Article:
I can see the Mega useful for the amount of connections but if I where you I would not want to have one big clusterf*ck where all connections need to meet. I would go for a distributed system throughout the motorhome consisting of multiple (smaller) Arduinos.

And I'm not sure what you want the Arduino to control all but I doubt it doesn't (possibly) fit in a Uno...

grogan197:
Yes I thought it was probably overkill. It was unfortunately the only transistor I could find. With it wired as described above it's still not spinning the fan when the arduino is off, when on the fan turns on but goes up to full speed and doesn't seem to be getting the pwm signal

Did you try to invert the control? So analogWrite(x, 0) is full on. analogWrite(x, 255) is full off.

It might be you need to decrease the resistors a bit. Try 10k. Another thing you can try is to add a pull down resistor (can also be 10k) to the Arduino pin.

Right, I've managed to get it working now! :slight_smile: I Changed the resistors over to 10k's as suggested. After doing that the PWM signal was being inverted as you said but when the arduino was unplugged the fan was still coming to a halt.

I realised it must be due to the pwm cable being pulled low by the vcc pin. I added a diode between the resistor connecting from vcc to base and all is good now.

Many thanks for the advice!

Now I realise that using the mega will be using more current than I could get away with if I switched to smaller arduinos and I could probably get all the connections on a couple of unos but I then have to get them to communicate with each other and send all the info to a master to serve it out via bluetooth. All sounds like a bit of a headache so I'm going to stick with the mega. In practice it should only be needed to save power by shutting it down on the darkest of winter days but it's nice to have that option without having to turn the fan off too.

grogan197:
I realised it must be due to the pwm cable being pulled low by the vcc pin. I added a diode between the resistor connecting from vcc to base and all is good now.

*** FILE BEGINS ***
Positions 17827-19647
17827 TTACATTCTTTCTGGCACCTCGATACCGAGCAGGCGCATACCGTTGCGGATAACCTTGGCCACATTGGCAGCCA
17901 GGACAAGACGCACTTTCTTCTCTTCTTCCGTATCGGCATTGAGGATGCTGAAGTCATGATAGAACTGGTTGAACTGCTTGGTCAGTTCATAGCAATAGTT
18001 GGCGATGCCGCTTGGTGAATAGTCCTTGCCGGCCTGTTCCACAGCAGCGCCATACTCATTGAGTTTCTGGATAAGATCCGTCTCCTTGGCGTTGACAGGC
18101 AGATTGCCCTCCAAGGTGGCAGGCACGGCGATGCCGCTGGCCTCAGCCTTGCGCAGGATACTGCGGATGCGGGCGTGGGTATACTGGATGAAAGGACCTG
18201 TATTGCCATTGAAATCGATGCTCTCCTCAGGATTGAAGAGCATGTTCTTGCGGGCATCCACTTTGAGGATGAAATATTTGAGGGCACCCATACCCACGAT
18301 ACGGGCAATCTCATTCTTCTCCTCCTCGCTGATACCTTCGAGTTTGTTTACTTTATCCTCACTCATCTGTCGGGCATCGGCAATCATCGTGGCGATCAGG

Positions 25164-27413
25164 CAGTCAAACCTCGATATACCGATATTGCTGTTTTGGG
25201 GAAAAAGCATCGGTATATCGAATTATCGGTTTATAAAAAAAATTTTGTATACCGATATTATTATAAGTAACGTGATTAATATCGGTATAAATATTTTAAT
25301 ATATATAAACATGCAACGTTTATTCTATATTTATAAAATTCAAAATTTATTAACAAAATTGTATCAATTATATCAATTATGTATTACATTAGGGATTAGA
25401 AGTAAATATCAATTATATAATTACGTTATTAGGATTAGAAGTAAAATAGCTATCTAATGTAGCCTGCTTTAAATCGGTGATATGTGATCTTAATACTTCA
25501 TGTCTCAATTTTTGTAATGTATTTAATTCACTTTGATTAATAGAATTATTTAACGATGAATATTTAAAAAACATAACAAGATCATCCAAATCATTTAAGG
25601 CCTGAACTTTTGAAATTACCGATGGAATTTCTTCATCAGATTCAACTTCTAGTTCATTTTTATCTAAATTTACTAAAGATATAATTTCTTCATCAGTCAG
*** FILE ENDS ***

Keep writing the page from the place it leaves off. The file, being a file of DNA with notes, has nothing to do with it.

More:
Huh, resistor between base and Vcc? Never told you that :wink:

Ow, and when I wrote Vcc I of course meant a source that stays on when the Arduino is powered off, like the fan power.

Another thing to keep in mind, if you power off the Arduino you may NOT supply it any voltage on the pins. So if the Arduino gets signals from something even when it's off you need to add resistors in line.

grogan197:
Now I realise that using the mega will be using more current than I could get away with if I switched to smaller arduinos and I could probably get all the connections on a couple of unos

Mehh, havn't checked but I even think a single Mega is more power efficient. But really, I would not be concerned with the power of a 10 Arduino's compared to a single fan... Just remove the power led and maybe pot it to sleep and you can do that with tens of Arduino's an still use less then a single fan.

grogan197:
but I then have to get them to communicate with each other and send all the info to a master to serve it out via bluetooth.

True, but I would find that more then worth it if that saved me from routing tens of connections to a single point.

grogan197:
In practice it should only be needed to save power by shutting it down on the darkest of winter days but it's nice to have that option without having to turn the fan off too.

But powering down the fan would help wayyyyyyyy more.

Alright, you might want to power down bluetooth and what not. But keeping the Arduino running barely takes energy. And as a bonus you're still able to control the fan and save even more energy :wink: